James Taranto makes an argument that has become increasingly common as opponents of legal abortion try the essentially impossible task of making supporters of legal abortion responsible for Kermit Gosnell’s illegal abortion clinic. His strategy is to try to make the disgraceful regulatory neglect shown by the state of Pennsylvania a product of pressure from the pro-choice movement and excessive commitment to reproductive freedom:
In 1994 Tom Ridge, a pro-abortion Republican, was elected governor, succeeding the antiabortion Democrat Bob Casey. According to the grand jury, Ridge administration officials “concluded that inspections would be ‘putting a barrier up to women’ seeking abortions. Better to leave clinics to do as they pleased.” The new policy did away with all regular inspections of abortion clinics.
As Taranto interprets the grand jury’s findings, the nominally pro-choice Republican government of Pennsylvania ended any regular inspection of abortion clinics for ideological reasons. How credible is this interpretation?
The answer is: not the slightest bit. The basis for Taranto’s assumptions about the motives of the Ridge administration would appear to be a single bare assertion to the grand jury by Janice Staloski, a director in the Pennsylvania Department of Health whose negligence was a major factor in the Gosnell clinic remaining opens. (Staloski did not order a single inspection of the Gosnell clinic despite repeated public complaints, including those from pro-choice groups.) Taranto believes that the uncorroborated and transparently self-serving justifications of demonstrably incompetent bureaucrats should be taken at face value, at least when they’re convenient for his a priori ideological position. The rest of us, however, may wish to treat these statements with a little more skepticism.
First of all, was it the position of pro-choice groups in Pennsylvania that abortion clinics should not be inspected for any reason? Far from it. Indeed, according to the grand jury report “[a]bortion rights advocates told us…that licensing abortion clinics as [ambulatory surgical facilities] would not be burdensome because clinics that are members of NAF, or associated with Planned Parenthood, already comply with the highest standards of care.” As the report emphasizes, the National Abortion Federation performs rigorous inspections of abortion clinics, and pace Taranto the NAF’s standards are “in many ways, more protective of women’s safety than are the state’s regulations.” Gosnell applied for NAF certification, and although the NAF inspectors did not even see the worst of his abuses was rejected. Pro-choice groups simply don’t oppose the application of general health regulations to clinics where abortions are performed, although they certainly do oppose fraudulent “health” regulations intended to shut down safe abortion clinics.
The argument that Pennsylvania’s regulatory failures were the result of pressure from pro-choice groups goes from implausible to farcical when you consider the politics of abortion in Pennsylvania. Oddly, the allegedly omnipotent pro-choice groups who were able to force hapless administrators in successive administrations to refuse to inspect clinics (although no actually existing pro-choice group believes that abortion clinics shouldn’t be subject to rigorous health and safety standards) have been consistently routed in state politics. Pennsylvania, as I noted last week, has abortion regulations that are among the stiffest in the country, suggesting that the authorities in Pennsylvania are very capable of resisting actual pressure from pro-choice groups. It seems rather unlikely, then, that they would see themselves as having no choice but to submit to imaginary pressure from pro-choice groups.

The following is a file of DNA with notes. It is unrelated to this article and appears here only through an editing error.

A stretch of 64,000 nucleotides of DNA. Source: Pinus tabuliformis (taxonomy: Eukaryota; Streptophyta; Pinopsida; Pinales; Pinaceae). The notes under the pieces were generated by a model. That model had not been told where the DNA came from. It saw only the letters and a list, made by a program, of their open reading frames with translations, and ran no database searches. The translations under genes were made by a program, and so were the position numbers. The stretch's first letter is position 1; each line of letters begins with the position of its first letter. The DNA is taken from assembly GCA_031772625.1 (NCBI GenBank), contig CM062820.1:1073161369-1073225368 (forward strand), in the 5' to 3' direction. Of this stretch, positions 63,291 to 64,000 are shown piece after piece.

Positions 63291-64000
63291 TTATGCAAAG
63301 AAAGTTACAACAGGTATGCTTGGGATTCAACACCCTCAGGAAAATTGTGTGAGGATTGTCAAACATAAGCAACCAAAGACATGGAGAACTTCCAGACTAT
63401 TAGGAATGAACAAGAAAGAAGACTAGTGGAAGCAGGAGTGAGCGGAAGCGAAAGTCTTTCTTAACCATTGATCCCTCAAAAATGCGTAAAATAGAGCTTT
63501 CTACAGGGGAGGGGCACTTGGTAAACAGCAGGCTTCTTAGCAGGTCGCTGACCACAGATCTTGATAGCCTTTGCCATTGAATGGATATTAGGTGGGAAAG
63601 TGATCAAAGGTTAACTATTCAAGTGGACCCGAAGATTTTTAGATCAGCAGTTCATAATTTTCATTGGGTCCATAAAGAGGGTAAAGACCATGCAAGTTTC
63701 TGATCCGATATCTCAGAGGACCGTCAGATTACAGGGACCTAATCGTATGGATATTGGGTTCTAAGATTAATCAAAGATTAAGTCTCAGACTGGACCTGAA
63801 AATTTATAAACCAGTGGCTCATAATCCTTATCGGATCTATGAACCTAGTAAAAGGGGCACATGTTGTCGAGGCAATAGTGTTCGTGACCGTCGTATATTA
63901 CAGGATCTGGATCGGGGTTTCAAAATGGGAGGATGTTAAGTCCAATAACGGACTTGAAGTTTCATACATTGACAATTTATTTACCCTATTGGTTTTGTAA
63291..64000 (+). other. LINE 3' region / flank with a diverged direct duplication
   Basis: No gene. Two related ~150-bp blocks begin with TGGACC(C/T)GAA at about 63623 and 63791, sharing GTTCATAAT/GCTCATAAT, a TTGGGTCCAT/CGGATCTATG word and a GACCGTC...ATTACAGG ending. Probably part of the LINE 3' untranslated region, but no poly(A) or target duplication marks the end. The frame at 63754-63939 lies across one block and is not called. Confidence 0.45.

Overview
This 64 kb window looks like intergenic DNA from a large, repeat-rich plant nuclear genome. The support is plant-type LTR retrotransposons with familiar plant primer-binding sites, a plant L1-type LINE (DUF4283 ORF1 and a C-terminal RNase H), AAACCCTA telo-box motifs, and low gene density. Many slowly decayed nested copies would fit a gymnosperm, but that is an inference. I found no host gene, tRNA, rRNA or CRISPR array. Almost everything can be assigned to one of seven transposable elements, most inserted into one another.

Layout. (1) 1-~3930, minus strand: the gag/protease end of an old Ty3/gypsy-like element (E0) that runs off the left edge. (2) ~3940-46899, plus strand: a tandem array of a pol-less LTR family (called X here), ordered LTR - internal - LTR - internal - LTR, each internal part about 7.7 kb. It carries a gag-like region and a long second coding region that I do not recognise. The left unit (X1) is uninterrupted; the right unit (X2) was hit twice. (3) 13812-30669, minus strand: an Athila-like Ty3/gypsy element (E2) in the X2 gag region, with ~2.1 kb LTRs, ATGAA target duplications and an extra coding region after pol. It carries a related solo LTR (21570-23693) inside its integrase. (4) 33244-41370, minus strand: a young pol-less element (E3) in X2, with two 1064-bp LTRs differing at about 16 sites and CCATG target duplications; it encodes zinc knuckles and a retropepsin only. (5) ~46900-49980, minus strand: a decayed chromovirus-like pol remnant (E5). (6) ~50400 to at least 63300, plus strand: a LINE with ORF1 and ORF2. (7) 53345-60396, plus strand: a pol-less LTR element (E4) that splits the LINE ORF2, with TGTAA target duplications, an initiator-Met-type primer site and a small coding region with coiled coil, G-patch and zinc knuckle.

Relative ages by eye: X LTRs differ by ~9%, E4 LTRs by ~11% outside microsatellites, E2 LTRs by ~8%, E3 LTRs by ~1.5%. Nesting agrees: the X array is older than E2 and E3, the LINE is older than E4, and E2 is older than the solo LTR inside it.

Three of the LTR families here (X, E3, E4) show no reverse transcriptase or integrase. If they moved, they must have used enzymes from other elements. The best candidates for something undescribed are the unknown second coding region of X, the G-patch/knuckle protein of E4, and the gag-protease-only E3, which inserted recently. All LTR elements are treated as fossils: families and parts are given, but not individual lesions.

The actual explanation is much simpler. The key problem is not that the Ridge administration was (nominally) pro-choice, but that it was Republican. The fact that Gosnell was allowed to continue to butcher women in spite of repeated complaints is what happens when a party committed to not enforcing safety regulations (especially if doing so might clash with powerful interests such as insurance companies) comes into power. The proper comparison to Ridge’s Department of Health is George W. Bush’s FEMA. The Ridge government brought the same kind of lack of regulatory oversight national Republicans have long sought to bring to all health and safety issues.
There is a bigger problem with the argument. Given the horrors of Gosnell’s clinic, why on earth would it be desirable to return to an era in which clinics like Gosnell’s were the only option? Taranto has an answer — of remarkable disingenuousness:
The grand jury’s report should also be seen as an indictment of America’s post-Roe abortion industry. Its indifference—at best—to legal limits made possible the deaths of untold numbers of babies, lending credence to the argument that legal abortion is a slippery slope to infanticide.
Meanwhile, the claim that Roe v. Wade made America safe from back-alley abortion stands exposed as a cruel hoax, and a deadly one for women and children alike.
This is all nonsense. What makes the Gosnell case so striking is precisely that it’s an outlier. In the post-Roe era abortion has become an extremely safe medical procedure, safer than childbirth. There’s no slippery slope, just the simple fact that abortion doctors (like any other kind of medical professional or business) are liable to threaten public safety when they are not subjected to basic regulatory oversight. The idea that because Roe v. Wade has not (because it cannot) entirely eliminated unethical practitioners we should therefore go back to an era in which all non-affluent women were compelled to seek abortions on entirely unregulated black markets is utterly absurd.